With arguably the greatest MotoGP rider of the modern era (and maybe the one before it as well) announcing his retirement, there are bound to be some incredible stories written by his peers about what it was like to race with him. Experts will no doubt write detailed pieces detailing his career, and others will talk about his future within the MotoGP paddock
This isn't any of those. This is about the time that I helped Valentino Rossi get away with a hit and run in Monterey...technically.
It was 2010 and I was at the Laguna Seca MotoGP round as a tire tech. My job was to make sure that the MotoGP teams were using only their allotted tires, and to track what they were using... Or it would have been if I was assigned a team to monitor. With no actual duty to perform, I wandered up and down the garage area while the MotoGP guys were on track, and strolled through the paddock when the AMA racers were doing their thing. As lunch was concluding on Saturday, July 24th I was walking through the paddock, probably eating a Frog Dog (mustard only) when I heard sirens off in the distance. Not little blips to clear traffic, not one vehicle, but three police bikes all rolling code 3 with a Mazda CX-7 sandwiched in the middle. My first thought was "someone stole a CX-7? I guess they get on the road somehow, I have never met anyone that bought one..." but then I realized that the whole parade was coming into the paddock. Three screaming sirens, one CX-7, and a growing number of people taking pictures of a bloated econo-box being masqueraded as a Sport Utility Vehicle were coming right for me. The closer the cacophony got to the paddock, the slower it had to go, what with all of the attention it was drawing.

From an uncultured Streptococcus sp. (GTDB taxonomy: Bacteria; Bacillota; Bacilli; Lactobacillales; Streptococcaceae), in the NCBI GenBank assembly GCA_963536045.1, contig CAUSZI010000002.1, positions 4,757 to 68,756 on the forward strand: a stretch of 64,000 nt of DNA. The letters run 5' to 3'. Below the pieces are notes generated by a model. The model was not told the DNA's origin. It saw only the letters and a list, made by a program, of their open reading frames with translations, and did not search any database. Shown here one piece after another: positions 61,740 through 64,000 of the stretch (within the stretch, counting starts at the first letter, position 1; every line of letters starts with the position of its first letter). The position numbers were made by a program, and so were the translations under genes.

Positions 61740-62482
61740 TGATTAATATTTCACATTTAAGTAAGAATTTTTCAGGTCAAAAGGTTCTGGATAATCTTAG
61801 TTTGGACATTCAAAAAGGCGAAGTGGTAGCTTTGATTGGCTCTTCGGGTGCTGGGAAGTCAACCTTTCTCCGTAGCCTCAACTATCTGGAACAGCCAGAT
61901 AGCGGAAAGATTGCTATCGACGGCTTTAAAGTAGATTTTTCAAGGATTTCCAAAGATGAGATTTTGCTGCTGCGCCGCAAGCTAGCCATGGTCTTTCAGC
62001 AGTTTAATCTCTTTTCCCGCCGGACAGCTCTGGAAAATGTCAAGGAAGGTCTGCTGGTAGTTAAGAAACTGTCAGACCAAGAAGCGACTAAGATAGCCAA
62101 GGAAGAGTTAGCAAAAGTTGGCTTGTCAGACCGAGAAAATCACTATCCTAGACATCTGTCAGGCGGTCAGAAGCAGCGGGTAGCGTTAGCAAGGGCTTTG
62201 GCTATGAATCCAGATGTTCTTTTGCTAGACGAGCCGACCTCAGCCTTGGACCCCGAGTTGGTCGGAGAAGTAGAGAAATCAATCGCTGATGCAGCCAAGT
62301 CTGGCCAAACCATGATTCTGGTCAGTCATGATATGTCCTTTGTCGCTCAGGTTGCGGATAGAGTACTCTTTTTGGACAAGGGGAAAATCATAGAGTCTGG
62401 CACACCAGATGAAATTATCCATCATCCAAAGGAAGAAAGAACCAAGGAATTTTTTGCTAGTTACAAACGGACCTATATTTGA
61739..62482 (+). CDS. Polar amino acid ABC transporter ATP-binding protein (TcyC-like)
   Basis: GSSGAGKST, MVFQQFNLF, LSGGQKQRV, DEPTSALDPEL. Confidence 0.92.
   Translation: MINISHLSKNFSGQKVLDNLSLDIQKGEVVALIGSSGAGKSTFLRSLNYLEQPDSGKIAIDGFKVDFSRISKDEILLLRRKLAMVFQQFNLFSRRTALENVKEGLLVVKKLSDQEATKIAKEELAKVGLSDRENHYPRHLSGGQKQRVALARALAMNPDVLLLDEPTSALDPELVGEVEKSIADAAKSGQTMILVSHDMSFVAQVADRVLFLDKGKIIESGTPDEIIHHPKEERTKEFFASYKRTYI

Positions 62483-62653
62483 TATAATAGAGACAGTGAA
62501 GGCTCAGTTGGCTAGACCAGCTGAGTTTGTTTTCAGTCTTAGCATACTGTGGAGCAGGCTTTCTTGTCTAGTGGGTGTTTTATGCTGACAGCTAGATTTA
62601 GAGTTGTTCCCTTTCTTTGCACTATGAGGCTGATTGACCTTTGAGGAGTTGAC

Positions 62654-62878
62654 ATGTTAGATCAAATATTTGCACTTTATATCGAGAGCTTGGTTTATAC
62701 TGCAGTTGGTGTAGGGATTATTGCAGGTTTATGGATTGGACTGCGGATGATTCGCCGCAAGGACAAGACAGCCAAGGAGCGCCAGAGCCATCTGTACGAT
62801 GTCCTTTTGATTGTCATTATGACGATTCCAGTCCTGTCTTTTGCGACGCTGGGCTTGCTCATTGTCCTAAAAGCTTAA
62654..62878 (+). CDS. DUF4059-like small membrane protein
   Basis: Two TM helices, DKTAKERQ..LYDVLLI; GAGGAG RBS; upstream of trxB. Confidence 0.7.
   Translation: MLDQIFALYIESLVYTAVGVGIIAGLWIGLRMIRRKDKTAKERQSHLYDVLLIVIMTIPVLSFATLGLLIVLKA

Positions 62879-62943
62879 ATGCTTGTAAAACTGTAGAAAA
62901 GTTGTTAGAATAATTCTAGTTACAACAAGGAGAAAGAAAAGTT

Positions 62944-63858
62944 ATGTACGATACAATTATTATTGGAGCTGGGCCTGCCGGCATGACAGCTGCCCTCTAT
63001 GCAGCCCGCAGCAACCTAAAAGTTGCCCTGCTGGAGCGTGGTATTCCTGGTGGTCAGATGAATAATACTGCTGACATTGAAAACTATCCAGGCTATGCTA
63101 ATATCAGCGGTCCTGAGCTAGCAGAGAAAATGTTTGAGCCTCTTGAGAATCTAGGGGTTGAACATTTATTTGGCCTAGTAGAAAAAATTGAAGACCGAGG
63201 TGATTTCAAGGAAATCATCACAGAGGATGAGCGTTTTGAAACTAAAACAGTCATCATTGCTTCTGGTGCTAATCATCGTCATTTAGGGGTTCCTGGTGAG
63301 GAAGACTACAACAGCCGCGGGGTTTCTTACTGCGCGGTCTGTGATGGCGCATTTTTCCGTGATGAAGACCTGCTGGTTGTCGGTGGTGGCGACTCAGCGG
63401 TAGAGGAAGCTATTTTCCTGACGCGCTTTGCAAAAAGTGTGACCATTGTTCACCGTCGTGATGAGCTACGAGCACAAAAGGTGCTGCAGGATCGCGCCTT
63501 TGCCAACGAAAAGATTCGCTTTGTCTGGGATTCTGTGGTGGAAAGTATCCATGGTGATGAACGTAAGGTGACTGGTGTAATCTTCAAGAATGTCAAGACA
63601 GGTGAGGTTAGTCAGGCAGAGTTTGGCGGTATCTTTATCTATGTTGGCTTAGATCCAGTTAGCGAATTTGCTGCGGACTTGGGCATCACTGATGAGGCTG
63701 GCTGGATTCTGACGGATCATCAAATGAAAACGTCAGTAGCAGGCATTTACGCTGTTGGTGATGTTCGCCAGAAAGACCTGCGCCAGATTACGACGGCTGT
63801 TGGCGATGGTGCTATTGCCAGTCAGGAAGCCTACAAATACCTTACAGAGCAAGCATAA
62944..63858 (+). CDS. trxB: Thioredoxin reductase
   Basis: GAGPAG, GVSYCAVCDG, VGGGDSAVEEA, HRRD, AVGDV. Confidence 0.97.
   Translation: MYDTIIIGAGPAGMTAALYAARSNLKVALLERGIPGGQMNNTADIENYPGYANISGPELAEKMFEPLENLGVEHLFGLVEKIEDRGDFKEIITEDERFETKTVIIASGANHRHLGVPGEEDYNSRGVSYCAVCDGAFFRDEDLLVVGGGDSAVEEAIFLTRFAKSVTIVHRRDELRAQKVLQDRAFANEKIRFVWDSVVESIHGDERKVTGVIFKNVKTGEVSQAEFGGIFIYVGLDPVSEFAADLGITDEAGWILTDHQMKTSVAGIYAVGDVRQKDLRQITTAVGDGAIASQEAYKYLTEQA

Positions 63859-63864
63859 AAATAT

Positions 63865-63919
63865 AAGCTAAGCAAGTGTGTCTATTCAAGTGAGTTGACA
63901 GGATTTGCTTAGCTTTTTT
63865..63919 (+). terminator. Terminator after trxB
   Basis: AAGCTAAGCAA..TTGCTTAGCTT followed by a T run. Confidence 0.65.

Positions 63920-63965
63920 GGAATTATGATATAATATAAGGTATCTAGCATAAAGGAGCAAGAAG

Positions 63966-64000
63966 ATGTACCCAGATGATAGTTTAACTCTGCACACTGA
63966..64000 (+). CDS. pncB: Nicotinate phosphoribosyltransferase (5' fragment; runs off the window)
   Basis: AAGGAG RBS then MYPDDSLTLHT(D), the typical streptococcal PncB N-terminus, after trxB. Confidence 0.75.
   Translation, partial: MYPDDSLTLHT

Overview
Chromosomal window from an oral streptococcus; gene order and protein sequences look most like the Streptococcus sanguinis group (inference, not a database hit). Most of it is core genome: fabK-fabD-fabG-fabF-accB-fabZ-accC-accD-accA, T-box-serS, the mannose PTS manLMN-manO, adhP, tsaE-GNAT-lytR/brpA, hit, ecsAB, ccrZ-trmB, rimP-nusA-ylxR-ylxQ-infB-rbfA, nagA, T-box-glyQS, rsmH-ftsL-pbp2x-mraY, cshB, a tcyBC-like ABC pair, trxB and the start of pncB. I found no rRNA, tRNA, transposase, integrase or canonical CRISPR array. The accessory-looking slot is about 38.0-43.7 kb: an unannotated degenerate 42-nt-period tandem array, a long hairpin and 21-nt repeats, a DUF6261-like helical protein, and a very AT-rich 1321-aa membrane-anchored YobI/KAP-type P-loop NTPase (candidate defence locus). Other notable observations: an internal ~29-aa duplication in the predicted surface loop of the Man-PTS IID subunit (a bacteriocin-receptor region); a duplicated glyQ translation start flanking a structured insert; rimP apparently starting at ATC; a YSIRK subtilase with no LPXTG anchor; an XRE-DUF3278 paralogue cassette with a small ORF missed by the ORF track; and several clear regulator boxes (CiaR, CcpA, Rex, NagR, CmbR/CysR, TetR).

As the autocade reached the paddock proper, it took a sharp left down a dead end and came to a stop. Well, the first two police escorts and the underperforming Mazda SUV did at least.
The third officer didn't get the memo, and channeling his inner squid bounced off the right rear bumper. This drew a bigger crowd, and, as it turns out, the passenger in the CX-7 was trying to avoid crowds. By now you have figured out that Valentino Rossi was in the back seat, and he was not entirely thrilled with his police escort. Oh, in case you didn't remember, for a large portion of the 2010 season Valle was unable to walk without crutches. Running, however...
He hopped out and scurried away as fast as I have seen anyone move outside of a track meet. To this day I am not sure if his hurried departure was due to the blandness of the CX-7 or if it was to try and avoid the rush of fans. Either way, it was as if he didn't have any leg injury at all and was using the crutches to bound away like a gazelle on the Serengeti. Seriously though, Rossi is fast on ANYTHING it seems. He was out of the car and around the corner before most people knew what happened, but I was positioned to see exactly where he went.
The Doctor dipped behind a dumpster, desperate to displace his devotees, directly. I saw his hiding place and stopped nearby. He looked at me like a scared puppy, and put his index finger to his lips. I nodded politely as he ducked back into hiding, and as he did, I began the diversion. "THERE HE GOES!" I shouted, pointing off into the opposite direction, sending a group of about 30 fans decked out in yellow hats over to Johnny Rock Page's pits. I felt a little bad about the wild goose chase, but I did triple JRP's traffic for the day, so there is that.
I looked back at Rossi, and he give the biggest smile I have ever seen from the man. Neither one of us had a plan for the next step, but fortunately his team did.
Shortly after a golf cart full of people wearing Yamaha sweatshirts arrived and I calmly motioned for it to stop. Before I could even point to Rossi's temporary bunker, Valle had covered the 20 yards to his new ride, and was swept back to the garage with no further drama.
Later in the day when I was back at my station Rossi gave me a wink and a thumbs up as I passed by his garage.
I didn't get any photos of him in hiding as I didn't want to blow his cover.
I will miss seeing him grid up, but I am excited to see what his future holds as a team owner and wish him the best of luck!